Originally Posted by So MD TopGun
What is the real purpose for break-in-- nothing to do with preventive burn in -correct
While I don't recall ever seeing any break-in procedure mention it will help, and I even see comments in the instructions claiming something like "....is not meant to prevent burn-in"
(or something like that, which is probably just to indemnify them from "complaints" like "I did your break-in procedure and still got BI", etc.), but the science is
there that the procedure can
prevent some burn-in. Essentially what you're doing is a "burn-in" of the entire screen,
and it's done evenly
unlike station/network logos, black side bars, etc. Since this overall phosphor burn-in is done during the sensitive early "virginal" phosphor hours; when complete, the now "less sensitive" phosphors should be less prone to BI since they've already been exposed to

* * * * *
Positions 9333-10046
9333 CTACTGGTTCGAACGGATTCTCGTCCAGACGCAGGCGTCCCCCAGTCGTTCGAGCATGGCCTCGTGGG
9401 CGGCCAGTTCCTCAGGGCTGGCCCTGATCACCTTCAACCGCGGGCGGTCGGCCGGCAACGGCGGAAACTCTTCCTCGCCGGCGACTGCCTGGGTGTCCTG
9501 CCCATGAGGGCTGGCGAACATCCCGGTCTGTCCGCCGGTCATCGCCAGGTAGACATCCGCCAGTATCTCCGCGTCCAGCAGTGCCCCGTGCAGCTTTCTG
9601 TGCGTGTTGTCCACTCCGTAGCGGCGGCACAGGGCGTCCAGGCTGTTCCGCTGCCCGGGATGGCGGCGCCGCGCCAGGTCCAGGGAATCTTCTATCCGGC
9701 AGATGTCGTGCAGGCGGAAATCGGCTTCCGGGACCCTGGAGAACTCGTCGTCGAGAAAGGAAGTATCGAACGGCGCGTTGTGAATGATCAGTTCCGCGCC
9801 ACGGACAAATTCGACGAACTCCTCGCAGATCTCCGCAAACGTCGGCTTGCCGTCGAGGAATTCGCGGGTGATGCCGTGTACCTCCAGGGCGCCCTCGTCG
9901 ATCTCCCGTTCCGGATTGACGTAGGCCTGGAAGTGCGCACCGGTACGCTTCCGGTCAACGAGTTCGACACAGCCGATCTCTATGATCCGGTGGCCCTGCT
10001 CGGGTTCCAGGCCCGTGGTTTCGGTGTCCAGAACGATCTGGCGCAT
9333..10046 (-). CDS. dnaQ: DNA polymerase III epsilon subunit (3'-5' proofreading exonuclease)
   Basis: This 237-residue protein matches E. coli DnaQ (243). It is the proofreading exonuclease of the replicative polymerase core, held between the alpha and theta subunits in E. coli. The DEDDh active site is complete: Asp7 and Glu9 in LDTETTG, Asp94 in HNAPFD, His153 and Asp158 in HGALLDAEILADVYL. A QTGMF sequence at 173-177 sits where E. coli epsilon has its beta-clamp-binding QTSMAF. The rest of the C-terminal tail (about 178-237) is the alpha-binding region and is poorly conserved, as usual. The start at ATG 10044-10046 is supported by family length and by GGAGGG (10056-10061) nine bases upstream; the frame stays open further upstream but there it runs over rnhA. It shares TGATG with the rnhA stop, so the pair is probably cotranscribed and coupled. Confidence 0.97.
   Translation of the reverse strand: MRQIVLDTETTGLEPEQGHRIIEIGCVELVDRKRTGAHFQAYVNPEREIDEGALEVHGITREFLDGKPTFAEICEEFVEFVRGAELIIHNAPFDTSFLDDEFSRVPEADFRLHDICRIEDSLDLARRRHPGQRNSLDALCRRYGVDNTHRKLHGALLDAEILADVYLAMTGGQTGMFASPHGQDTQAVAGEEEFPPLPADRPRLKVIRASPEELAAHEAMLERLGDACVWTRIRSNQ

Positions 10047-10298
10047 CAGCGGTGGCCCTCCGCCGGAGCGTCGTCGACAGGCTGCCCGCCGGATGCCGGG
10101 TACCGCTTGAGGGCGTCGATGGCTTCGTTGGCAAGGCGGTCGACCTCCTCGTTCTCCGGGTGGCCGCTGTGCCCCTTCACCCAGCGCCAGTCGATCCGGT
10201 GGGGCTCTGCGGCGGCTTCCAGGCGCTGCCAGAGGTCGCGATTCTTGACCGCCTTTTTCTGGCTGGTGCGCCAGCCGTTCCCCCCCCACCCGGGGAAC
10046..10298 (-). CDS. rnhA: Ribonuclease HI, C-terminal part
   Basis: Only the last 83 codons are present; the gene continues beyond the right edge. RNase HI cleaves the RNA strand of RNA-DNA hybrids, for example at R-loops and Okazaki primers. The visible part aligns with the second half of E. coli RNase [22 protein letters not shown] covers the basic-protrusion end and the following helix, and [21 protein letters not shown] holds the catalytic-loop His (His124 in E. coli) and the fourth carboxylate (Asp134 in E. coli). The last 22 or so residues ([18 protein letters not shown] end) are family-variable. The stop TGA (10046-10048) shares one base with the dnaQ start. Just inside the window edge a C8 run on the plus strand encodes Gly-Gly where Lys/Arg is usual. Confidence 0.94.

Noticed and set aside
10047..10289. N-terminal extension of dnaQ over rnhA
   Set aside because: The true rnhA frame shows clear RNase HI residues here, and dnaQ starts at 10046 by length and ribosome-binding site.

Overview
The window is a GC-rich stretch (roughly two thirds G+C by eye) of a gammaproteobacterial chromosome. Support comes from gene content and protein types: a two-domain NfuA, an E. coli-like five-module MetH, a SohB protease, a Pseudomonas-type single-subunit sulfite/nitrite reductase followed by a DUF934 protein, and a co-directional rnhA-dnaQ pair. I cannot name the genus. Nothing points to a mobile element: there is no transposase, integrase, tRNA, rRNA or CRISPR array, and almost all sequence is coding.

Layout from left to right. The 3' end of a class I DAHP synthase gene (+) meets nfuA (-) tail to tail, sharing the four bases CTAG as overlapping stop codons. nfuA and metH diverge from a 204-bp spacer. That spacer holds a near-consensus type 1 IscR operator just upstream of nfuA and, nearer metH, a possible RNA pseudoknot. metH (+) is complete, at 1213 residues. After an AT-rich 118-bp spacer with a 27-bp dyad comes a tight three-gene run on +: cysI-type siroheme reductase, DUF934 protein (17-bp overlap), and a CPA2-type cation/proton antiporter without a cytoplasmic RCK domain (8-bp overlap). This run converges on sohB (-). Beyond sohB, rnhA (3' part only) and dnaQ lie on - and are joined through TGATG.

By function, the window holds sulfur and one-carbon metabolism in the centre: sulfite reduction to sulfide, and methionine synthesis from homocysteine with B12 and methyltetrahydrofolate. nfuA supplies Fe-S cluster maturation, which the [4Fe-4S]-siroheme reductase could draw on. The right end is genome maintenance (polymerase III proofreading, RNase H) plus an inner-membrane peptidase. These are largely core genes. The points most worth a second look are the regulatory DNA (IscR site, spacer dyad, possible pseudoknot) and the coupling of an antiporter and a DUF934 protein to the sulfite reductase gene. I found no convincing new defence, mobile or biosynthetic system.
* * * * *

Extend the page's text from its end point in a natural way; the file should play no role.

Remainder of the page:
BI. It makes sense.
Of course there's going to be some that disagree, but that's neither here nor there, because: most do the process anyway, and the other reason is that it stresses components so you can kind of get an idea as to the quality of the set--if it's likely to fail in its life, it would probably do so during break-in. If it passes the break-in procedure fine, then you'll probably get the 50-60,000 hour (claimed) life span.
The only way to know for sure
, is to take several identical TV's and divide them into two groups. Identical settings for both groups. Do a break-in procedure on one group, then none on the other group. Then feed both groups many constant days of things like 4:3 content with black bars, video games with lots of high contrast static images, etc., etc., then examine both groups for BI. I would bet the group that had the break-in procedure would have less BI.